food and health

How to Protect Yourself from 7 Food-System Threats

Are you and your family ready to handle supergerms, superweeds, and other risks created by chemical agriculture?

By Leah Zerbe


How to Protect Yourself from 7 Food-System Threats

Using toxic chemicals to grow our food has produced serious threats to our health and our environment.

RODALE NEWS, ANAHEIM, CA—The way we grow food in this country, and increasingly do around the world, is making us sick. As Rodale CEO Maria Rodale points out in her book, Organic Manifesto, that's because pesticides aren't just on the food, they're in it, too. In her book, she discusses (in an easy-to-understand way) how many scientists are linking the hormones, genetically engineered seeds, and estrogenic, synthetic pesticides that are used in the chemical farming industry to diabetes, accelerated aging, a skyrocketing rate of food allergies, the feminization of boys, and even obesity.

Analyzing some of that same peer-reviewed, scientific research, Charles Benbrook, PhD, chief researcher at The Organic Center and former agricultural policy and science researcher for congress and the National Academy on Sciences, last year released a list of his seven predictions for food.

Here are seven major health and environmental threats from chemical farming, and how to protect yourself and your family.

Threat # 1: An increase in the number of children facing developmental issues, including autism, ADHD, birth defects, and allergies.

Benbrook says just 1 percent of pesticides are responsible for virtually all pesticide-related developmental risks from exposure in the diet. If the government bans the high-exposure uses of these pesticides and increases the availability of organic fruits and vegetables, which are generally free of these residues, in schools, many pesticide-linked health problems in children could be avoided.

Protect yourself:

School yourself on the Dirty Dozen, a list compiled by Environmental Working Group of the produce items that generally harbor the most harmful pesticide residues. They are: peaches, apples, bell peppers, celery, nectarines, strawberries, cherries, kale, lettuce, imported grapes, carrots, and pears. Don't stop there, because it's best to buy organic whenever you can. But always try to get certified-organic versions of those 12 foods.

Threat #2: An increase in the number of Americans who are obese, diabetic, or both.

We're all responsible for choosing a healthy diet. But it's also true that we live in an "obesogenic" world that pressures us to eat more high-calorie, high-fat food than is healthy for us. "Government agencies and programs either directly control or shape one or more of the daily meals consumed by 25 percent of Americans," according to Benbrook. "More can and must be done in the marketplace to reward the food industry for offering healthier choices."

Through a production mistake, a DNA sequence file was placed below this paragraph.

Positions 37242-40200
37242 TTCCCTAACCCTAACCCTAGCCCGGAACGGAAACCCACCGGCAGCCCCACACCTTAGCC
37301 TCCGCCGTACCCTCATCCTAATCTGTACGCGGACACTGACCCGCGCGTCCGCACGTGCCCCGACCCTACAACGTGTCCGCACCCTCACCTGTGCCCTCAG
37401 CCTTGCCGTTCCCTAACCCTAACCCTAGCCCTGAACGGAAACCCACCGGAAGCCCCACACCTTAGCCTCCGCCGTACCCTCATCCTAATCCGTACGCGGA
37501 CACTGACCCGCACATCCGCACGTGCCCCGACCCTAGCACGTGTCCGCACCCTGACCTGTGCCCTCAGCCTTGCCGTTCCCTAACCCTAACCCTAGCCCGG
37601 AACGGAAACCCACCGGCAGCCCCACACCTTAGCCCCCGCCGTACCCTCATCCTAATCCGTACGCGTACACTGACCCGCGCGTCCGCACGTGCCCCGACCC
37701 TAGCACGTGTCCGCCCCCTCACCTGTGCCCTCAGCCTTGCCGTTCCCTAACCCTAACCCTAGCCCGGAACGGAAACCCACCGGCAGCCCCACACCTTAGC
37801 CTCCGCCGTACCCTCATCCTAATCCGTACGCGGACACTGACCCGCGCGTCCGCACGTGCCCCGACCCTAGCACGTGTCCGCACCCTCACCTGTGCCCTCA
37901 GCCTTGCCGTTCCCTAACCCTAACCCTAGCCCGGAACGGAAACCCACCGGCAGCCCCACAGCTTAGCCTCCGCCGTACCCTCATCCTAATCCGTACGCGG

Protect yourself:

Recently, Michelle Obama urged the food industry to stop pushing unhealthy food to kids, and to get busy offering healthier choices. We can all send a similar signal to the companies that make and market the food on our supermarket shelves. "Consumers get to vote three times a day when they eat," says Benbrook. "That is the most profound statement."

To find organic-food bargains, buy some of your grains in bulk. For instance, "a 50-pound bag of organic rolled oats for just $5 more than conventional will feed a large family oatmeal once a week for a year," Benbrook explains. "It's the same thing with rice, potatoes, and apples."

Buying in-season and cooking at home more will greatly bring down the costs, and you might even save money over conventional processed foods. For more free healthy meal and snack ideas, visit the Rodale Recipe Finder.

Threat # 3: A decrease in the efficacy of lifesaving antibiotics.

This statement should give pause to everyone. Antibiotics save lives, but because we routinely use them to accelerate growth and boost animal health in filthy concentrated animal-feeding operations (CAFOs), superbugs are emerging. "There are now several strains of bacteria that are essentially untreatable in humans, and more will follow, without major changes in how antibiotics are used on farms," says Benbrook. Even this winter's swine-flu epidemic may have been the result of CAFO practices.

Protect yourself:

The Union of Concerned Scientists estimates that 70 percent of antibiotics used in the U.S. go to the livestock industry, where farmers don't even need a prescription to administer them. Buy organic meat and dairy (antibiotics are not allowed), and tell your elected official to support Congresswoman Louise Slaughter's (D-NY) bill that would ban subtherapeutic agricultural uses of human antibiotics. Know how to protect yourself from hospital infections, how to kill household germs, and how to talk to your doctor about prescription antibiotics.

Read on to find out how organic food can reduce chronic disease.

Published on: March 17, 2010
Updated on: November 23, 2011

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